A team of economists and scientists led by Griffith University’s Dr Jim Smart have found a ‘nitrogen trading scheme’ amongst cane farmers could help protect the Great Barrier Reef.
Runoff from the Queensland coast contains dissolved inorganic nitrogen (DIN), originating from the nitrogen-based fertilizers used in cane farming.
DIN is thought to be one of the primary causes of Crown of Thorns Starfish outbreaks and other water quality impacts.
The simulation was run on the Tully River catchment and found it would reduce the amount of DIN finding its way out to the Great Barrier Reef.
The simulation divided the catchment into paddock-sized ‘cells’, which were each allocated permits for the use of a certain amount of dissolved inorganic nitrogen.
In the simulation, farmers were able to trade these permits amongst themselves, in line with the amount of fertilizer they wanted to use on their paddocks.
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Dr Smart said market forces in the simulation promoted innovation amongst farmers.
“What we saw was that there was a real pressure to improve practices,” he said.
“If farmers converted low-quality cane paddocks into wetland, which soaks up nitrogen, they could then sell their unused permits to the market for a higher profit than they were making off the cane in that bad field.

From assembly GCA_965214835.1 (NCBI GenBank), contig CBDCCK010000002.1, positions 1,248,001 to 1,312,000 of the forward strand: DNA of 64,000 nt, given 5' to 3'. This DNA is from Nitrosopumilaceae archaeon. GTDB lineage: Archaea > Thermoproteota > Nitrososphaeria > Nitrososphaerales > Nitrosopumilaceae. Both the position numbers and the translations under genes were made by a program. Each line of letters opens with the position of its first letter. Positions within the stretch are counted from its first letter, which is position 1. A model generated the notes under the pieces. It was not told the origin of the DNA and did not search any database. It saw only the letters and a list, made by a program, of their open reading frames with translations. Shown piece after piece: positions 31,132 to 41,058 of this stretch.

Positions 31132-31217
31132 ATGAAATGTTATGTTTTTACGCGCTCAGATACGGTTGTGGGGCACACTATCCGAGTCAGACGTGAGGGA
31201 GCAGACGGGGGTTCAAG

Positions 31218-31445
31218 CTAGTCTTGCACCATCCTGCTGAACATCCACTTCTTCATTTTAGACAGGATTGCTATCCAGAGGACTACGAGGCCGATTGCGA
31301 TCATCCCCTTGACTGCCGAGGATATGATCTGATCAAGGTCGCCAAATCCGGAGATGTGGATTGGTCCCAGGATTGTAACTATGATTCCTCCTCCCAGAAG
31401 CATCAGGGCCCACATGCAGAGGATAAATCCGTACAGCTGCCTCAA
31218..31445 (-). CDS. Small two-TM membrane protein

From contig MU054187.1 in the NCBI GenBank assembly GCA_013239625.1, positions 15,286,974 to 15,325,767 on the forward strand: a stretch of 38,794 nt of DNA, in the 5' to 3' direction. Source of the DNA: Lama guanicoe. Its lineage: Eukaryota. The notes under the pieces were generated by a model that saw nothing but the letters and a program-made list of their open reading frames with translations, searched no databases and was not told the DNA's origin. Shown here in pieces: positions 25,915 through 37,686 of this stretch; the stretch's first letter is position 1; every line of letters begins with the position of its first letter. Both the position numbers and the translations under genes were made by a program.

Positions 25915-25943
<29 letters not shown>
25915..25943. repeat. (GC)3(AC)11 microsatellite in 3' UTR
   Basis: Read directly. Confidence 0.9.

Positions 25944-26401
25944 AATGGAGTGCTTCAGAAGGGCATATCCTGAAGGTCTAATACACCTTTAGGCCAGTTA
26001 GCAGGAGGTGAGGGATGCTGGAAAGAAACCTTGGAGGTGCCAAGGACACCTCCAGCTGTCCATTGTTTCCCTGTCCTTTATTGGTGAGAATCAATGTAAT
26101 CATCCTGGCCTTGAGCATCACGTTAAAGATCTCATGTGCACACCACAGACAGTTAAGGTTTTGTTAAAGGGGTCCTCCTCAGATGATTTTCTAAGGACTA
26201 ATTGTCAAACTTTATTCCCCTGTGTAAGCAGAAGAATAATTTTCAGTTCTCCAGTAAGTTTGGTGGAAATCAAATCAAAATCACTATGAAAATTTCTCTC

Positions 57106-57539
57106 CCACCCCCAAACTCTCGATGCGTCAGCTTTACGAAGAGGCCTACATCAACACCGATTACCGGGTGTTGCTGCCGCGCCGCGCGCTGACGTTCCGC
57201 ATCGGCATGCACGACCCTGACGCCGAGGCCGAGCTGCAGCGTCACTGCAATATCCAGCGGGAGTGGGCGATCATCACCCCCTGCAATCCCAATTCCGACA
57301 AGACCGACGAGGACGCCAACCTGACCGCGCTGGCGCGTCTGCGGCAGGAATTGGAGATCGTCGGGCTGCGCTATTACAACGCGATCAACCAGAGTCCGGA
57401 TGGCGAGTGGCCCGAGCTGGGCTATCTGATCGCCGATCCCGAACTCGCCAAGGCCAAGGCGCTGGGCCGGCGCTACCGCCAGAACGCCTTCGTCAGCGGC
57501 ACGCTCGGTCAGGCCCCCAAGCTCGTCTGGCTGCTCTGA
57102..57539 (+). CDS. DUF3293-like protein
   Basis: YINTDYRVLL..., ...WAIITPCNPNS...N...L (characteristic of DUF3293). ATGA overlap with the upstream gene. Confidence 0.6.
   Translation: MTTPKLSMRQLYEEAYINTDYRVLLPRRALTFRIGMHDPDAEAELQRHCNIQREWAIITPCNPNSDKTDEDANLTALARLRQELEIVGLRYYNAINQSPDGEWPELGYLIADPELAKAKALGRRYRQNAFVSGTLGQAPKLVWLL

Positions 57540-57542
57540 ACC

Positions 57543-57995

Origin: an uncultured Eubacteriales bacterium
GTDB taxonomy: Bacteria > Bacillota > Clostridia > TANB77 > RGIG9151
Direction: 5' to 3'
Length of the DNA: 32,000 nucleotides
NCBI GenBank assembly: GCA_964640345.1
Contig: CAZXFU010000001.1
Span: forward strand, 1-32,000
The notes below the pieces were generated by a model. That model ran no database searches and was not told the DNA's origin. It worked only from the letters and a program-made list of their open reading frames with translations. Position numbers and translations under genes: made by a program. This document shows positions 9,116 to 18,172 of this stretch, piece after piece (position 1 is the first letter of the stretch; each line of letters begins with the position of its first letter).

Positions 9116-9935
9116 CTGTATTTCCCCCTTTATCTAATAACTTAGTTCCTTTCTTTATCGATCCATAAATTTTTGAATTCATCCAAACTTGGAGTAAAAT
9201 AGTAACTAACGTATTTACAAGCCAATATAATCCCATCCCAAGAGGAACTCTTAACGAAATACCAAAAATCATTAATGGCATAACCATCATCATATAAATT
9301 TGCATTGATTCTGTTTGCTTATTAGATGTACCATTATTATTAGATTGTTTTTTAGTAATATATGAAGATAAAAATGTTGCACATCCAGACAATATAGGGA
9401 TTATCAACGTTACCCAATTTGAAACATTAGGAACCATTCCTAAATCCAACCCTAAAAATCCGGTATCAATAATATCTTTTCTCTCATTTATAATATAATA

“If they weren’t trying to minimise their nitrogen use, they had to keep purchasing permits and were out of pocket that way.”
The total amount of permits in the market was reduced over time, gradually increasing their value and hence the gains to be made by reducing nitrogen use.
Dr Smart said the system had a lot of potential.
“I think one of the good things about this system is that it’s flexible – instead of a blanket regulation coming down that simply says ‘farmers are only allowed to use X amount of nitrogen’, the nitrogen trading market allows farmers to approach nitrogen use under their own terms and find their own solutions.
“Detailed water quality monitoring at a paddock and catchment scale would be critical to making this system work.”
– Contributed by Reef and Rainforest Research Centre (RRRC), Cairns